Caroline Flint: The Food Standards Agency has discussed recently published results, from the European Ramazzini Foundation, on the safety of aspartame with the European Food Safety Authority (EFSA). EFSA has requested the full study report from the Ramazzini Foundation and intends to undertake an urgent assessment of the study to establish whether there are any implications for human health. The FSA will study their views very carefully and consider what, if any, action may be required. The safety of aspartame was most recently assessed by the European Commission's scientific committee on food in 2002.
Mr. Roger Williams: To ask the Secretary of State for Health what representations the Department received from the sweetener industry and how many meetings the Department held with representatives from the sweetener industry prior to the introduction of aspartame in England; and if she will make a statement. 
I am advised by the Food Standards Agency that aspartame has been approved for use in the United Kingdom since 1982 and harmonised conditions of use for the sweetener were adopted in all European Union member states in 1995. The Department does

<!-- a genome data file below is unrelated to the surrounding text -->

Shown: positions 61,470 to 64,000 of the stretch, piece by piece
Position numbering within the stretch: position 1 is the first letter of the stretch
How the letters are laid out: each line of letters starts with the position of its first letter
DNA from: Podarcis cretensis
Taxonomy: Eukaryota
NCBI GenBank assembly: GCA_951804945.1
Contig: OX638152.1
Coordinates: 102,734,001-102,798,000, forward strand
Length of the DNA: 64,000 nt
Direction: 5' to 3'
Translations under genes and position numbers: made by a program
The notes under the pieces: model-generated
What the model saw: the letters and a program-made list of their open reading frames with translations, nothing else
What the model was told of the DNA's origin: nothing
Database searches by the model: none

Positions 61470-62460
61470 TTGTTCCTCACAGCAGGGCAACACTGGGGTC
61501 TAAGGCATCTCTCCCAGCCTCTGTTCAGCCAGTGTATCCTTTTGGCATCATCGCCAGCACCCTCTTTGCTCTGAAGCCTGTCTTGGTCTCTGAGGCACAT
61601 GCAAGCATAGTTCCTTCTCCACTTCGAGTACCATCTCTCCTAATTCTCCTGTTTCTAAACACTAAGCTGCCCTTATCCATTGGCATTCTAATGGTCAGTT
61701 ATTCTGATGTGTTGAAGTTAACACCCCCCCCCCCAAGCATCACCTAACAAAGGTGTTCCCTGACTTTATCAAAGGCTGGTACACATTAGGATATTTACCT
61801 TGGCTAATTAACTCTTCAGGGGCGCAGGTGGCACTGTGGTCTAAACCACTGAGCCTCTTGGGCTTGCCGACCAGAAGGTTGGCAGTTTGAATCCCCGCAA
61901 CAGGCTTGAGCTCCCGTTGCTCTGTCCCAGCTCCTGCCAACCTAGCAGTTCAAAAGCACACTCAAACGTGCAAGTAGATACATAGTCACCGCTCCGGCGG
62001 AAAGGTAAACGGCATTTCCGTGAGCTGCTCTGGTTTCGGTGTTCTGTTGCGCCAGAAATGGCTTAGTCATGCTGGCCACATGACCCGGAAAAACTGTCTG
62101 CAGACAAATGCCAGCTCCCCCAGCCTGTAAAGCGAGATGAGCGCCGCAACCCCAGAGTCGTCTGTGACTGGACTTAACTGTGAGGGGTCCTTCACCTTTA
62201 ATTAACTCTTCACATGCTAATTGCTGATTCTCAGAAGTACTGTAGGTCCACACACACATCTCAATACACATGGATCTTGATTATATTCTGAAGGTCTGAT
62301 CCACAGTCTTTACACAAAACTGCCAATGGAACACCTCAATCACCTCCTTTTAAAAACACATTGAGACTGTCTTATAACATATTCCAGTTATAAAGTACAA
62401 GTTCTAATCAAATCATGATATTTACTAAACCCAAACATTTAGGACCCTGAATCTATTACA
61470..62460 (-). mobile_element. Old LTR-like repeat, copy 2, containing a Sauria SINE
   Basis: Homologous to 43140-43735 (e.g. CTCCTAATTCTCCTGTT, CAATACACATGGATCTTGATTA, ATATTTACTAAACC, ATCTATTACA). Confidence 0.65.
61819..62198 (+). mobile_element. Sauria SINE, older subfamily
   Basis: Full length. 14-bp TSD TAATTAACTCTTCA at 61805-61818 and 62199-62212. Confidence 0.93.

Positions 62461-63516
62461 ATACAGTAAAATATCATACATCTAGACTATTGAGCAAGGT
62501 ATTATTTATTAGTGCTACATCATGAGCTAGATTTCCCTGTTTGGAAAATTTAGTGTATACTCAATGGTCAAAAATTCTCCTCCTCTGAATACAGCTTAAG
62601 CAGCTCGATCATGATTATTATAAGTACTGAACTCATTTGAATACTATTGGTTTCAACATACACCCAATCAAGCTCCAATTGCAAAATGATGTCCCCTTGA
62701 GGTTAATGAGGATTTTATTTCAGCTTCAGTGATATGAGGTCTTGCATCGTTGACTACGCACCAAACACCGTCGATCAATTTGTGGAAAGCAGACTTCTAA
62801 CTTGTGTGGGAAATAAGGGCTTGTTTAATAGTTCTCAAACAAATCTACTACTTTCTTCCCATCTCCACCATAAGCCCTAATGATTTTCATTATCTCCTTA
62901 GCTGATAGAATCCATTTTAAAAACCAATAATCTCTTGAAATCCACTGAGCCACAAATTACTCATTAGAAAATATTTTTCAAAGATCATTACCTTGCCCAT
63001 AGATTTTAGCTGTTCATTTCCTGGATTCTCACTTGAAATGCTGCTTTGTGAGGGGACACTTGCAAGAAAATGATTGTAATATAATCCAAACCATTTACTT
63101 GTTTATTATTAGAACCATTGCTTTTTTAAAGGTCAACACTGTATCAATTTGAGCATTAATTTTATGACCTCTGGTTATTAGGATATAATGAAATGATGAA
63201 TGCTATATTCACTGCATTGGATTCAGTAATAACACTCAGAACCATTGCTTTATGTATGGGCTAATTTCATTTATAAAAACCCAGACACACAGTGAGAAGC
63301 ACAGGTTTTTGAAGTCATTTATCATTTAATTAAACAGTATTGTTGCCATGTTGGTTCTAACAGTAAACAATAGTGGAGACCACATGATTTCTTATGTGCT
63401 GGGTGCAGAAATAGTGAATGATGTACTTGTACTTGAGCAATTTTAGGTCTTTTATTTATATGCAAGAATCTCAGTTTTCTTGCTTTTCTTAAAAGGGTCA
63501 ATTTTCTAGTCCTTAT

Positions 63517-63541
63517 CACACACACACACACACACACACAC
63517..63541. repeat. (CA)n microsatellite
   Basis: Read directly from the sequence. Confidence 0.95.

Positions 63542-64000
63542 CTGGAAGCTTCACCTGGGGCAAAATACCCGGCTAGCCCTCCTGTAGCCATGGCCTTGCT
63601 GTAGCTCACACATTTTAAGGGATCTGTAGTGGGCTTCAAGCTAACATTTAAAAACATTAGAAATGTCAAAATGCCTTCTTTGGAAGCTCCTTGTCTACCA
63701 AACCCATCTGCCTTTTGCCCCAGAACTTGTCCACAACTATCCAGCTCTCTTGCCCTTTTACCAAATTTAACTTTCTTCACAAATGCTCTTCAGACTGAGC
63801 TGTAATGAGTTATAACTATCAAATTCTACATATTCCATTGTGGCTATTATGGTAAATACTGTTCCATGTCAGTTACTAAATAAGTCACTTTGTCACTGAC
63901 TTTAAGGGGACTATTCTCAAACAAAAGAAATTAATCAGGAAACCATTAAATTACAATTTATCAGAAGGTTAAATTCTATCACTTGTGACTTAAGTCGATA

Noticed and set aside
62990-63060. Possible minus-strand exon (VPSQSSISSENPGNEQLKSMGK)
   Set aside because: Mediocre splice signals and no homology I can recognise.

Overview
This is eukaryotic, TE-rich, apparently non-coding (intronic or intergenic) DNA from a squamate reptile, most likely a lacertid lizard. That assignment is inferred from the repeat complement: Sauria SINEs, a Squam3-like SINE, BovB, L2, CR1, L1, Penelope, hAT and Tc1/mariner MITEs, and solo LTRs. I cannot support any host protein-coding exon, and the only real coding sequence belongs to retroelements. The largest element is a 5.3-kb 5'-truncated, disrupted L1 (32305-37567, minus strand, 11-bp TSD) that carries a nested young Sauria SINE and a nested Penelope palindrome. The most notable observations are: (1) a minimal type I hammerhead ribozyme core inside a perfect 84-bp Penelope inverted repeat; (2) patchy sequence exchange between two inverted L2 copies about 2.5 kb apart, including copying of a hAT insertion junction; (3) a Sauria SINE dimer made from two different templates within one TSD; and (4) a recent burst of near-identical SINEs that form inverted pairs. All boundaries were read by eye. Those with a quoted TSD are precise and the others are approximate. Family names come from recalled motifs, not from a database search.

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nothold records of any representations received from the sweetener industry, or meetings held with representatives of the sweetener industry, prior to the introduction of aspartame in the UK in 1982.
Mr. Byrne: None. The Department funds research to support policy and to provide the evidence needed to underpin quality improvement and service development in the national health service. In the six years from 199798 to 200304, the Department's national research programmes spent £9 million on projects related to asthma.
Over 75 per cent. of the Department's total expenditure on health research is devolved to and managed by NHS organisations. From this funding, the NHS reported spending £29.1 million in support of respiratory diseases in 200304.
Caroline Flint: Records of the number of patients with asthma caused by smoking are not held centrally. In the health survey for England 2001, survey participants were asked about asthma and what brought on their attacks. Of those with doctor-diagnosed asthma and who had an attack within the last five years; 22.3 per cent. of men and 21.8 per cent. of women replied that cigarette smoketheirs or othersbrought on an attack of asthma.